How to create a shutter shape in Illustrator

11 Aug 2011

Hope you are ready for another Illustrator tutorial. The idea for today's post was sparked by a conversation between Dan Rubin & Jason Santa Maria about a design for a tattoo for the new shop from Swissmiss called Tattly™, Designy Temporary Tattoos. These tattoos are on sale now on Fab.com for the next 2 days btw. The tattoo I'll be talking about is the diaphragm found in cameras .

Not sure about you, but I find these kind of geometric icons not easy to draw, but always very tempting to try. They need a bit of a pre-analysis, and that's what makes them so attractive for me. For this one I really wanted to avoid using the Pen tool, but unfortunately I did not succeed in doing that as I really wanted to preserve the subtle curved lines on the inside of the icon. However, I've been able to keep that part to a bare minimum. The rest of the steps are pretty easy to follow actions, and I bet there are other ways as well, but here's mine.

Draw a polygon

Start by dragging a vertical and horizontal guide from the rulers. If the rulers aren't visible on your screen go to View > Rulers > Show Rulers (or hit cmd/ctrl + R). Select the Polygon tool from the toolbox, position the mouse on the intersection point of both guides, now click drag (hold down the mouse) to draw a polygon from the center out by also holding down shift + option/alt key. Give the polygon a random color and no stroke. Lock the polygon by hitting cmd/ctrl + 2 (Object > Lock > Selection).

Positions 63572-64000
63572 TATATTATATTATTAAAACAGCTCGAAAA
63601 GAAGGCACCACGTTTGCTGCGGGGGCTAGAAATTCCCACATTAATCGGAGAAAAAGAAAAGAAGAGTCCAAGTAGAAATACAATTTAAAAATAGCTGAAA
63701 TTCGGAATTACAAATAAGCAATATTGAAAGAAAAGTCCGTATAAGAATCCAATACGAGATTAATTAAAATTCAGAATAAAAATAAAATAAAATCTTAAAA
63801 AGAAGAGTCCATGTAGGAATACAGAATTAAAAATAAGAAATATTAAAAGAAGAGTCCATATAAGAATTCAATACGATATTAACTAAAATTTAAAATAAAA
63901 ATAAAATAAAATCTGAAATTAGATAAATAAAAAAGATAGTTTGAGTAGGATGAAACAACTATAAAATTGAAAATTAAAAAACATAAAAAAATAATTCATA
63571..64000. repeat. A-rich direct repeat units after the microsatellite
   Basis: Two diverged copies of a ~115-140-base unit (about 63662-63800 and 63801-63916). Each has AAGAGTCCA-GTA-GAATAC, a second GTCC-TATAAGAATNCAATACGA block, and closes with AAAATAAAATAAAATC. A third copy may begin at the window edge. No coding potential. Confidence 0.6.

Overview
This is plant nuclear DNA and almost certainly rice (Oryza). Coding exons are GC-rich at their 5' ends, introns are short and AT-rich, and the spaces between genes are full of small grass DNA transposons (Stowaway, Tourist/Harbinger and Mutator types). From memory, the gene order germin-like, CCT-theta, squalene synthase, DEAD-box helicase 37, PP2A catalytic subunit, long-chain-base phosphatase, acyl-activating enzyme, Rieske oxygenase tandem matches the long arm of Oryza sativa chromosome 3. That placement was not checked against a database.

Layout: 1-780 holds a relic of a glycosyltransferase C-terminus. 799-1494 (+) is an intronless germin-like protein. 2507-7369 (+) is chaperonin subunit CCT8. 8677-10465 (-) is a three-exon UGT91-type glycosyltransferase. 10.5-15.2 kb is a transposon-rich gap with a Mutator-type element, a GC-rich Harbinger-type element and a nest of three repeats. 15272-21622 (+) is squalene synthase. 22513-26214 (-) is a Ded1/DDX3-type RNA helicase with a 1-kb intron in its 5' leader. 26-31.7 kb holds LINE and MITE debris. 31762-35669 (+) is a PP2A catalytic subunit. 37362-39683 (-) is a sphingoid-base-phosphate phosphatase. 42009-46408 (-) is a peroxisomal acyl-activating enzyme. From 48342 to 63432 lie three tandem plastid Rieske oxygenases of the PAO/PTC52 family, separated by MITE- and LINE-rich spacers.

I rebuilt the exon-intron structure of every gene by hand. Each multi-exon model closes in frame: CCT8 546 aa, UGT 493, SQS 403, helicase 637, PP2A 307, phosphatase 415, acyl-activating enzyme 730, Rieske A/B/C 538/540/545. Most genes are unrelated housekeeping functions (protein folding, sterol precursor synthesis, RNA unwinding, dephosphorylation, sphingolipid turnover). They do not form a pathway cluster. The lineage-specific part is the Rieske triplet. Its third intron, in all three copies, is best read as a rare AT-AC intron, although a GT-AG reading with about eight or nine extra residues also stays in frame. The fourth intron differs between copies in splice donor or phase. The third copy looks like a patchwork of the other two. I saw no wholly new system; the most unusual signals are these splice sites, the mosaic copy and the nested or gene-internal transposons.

Draw a curved line

Change the color swatches in the toolbox to no fill and a random stroke color. Choose a color that contrasts well with the color of the polygon. Now select the Pen tool and draw a curved line starting in one of the corners of the polygon, following the side of the polygon and end all the way outside (see image above). Use only 2 anchor points (starting and end point) and make sure the curve is wide and long enough.

Make sure the curve is fully selected and choose the Rotate tool from the toolbox. Rotate the curved line around the center point of the polygon by holding down the Alt/Option key while clicking precisely on the center point of the polygon (which is the intersection of the 2 guidelines).

Enter the value of 60 as rotation degrees in the Rotate window and click the Copy button.

In the next step, select the Scissors tool from the toolbox and make a cut on the original curved path you've created, as close as possible to the intersection point of both curved lines. To do a perfect job, and to avoid the annoying warning, you'll need to zoom in. Delete the segment of the original curved path that is towards top left of the cut (see also the next image for help).

Now select the top anchor points of both segments, by selecting the Direct Selection tool (or white arrow) and by dragging a rectangle over the area. Join them by hitting ctrl/cmd + j.

Select the Pen tool from the toolbox and close the path with another curved line. First click in the top right open anchor point now hold down the Option/Alt key and click into the other open anchor point while keeping down the mouse and drag towards the bottom left as shown in the image above.

Now you should have a triangular shape that looks similar to the shape shown in the image above. Select the shape using the Selection tool (black arrow). Now select the Rotate tool from the toolbox . Hold down the Option/Alt key again and click in the center point of the polygon, just like you did before.